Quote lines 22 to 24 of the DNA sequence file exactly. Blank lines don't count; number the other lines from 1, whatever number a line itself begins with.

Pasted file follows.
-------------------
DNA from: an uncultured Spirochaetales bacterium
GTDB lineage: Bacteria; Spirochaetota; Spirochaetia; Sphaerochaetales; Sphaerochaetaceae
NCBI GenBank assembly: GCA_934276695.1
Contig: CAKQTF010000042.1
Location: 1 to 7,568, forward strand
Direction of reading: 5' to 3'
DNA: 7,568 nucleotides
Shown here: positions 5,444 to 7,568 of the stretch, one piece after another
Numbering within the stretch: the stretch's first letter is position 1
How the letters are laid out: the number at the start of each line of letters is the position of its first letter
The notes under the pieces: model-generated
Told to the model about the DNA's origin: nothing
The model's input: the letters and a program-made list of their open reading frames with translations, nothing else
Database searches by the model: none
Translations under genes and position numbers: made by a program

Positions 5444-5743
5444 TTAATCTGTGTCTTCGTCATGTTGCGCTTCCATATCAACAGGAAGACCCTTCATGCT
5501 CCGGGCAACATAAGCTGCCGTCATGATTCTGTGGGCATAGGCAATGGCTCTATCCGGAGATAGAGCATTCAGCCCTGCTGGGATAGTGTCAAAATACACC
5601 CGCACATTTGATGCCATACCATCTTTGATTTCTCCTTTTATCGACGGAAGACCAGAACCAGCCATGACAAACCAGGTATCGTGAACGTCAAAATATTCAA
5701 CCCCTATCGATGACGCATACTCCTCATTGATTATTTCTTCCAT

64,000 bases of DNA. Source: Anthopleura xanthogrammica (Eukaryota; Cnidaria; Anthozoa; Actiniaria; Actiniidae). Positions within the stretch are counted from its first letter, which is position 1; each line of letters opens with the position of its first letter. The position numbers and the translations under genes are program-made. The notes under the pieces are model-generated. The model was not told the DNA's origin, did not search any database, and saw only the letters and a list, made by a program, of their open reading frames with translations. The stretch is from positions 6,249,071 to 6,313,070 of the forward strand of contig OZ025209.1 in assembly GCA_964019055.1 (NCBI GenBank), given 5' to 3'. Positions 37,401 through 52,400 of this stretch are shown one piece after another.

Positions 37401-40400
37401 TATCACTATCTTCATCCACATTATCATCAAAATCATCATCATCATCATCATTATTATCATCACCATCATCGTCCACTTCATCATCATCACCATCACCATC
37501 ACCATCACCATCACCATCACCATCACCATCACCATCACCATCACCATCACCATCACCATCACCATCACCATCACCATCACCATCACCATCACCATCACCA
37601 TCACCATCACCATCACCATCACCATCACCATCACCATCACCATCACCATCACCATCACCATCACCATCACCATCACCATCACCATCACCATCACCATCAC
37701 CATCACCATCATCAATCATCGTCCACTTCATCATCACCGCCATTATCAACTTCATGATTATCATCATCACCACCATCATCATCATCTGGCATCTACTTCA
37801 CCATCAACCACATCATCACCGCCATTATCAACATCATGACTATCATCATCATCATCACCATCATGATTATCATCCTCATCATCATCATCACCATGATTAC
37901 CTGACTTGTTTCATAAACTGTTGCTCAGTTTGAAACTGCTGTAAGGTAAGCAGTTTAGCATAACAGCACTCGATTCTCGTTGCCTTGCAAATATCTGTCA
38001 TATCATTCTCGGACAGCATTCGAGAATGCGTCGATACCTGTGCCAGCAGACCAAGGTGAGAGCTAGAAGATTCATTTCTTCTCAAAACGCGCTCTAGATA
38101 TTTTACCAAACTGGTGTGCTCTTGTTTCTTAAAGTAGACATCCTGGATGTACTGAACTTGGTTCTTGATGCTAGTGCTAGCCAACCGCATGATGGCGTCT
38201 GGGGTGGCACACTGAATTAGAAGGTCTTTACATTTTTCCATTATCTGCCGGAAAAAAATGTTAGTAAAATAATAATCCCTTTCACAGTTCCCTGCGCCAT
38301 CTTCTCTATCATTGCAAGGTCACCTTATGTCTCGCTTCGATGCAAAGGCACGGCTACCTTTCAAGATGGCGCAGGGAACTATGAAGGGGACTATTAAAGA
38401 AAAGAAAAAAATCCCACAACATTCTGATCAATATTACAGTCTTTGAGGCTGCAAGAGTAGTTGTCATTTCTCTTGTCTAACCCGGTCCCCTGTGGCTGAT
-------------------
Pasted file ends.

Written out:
Positions 37401-40400
37401 TATCACTATCTTCATCCACATTATCATCAAAATCATCATCATCATCATCATTATTATCATCACCATCATCGTCCACTTCATCATCATCACCATCACCATC
37501 ACCATCACCATCACCATCACCATCACCATCACCATCACCATCACCATCACCATCACCATCACCATCACCATCACCATCACCATCACCATCACCATCACCA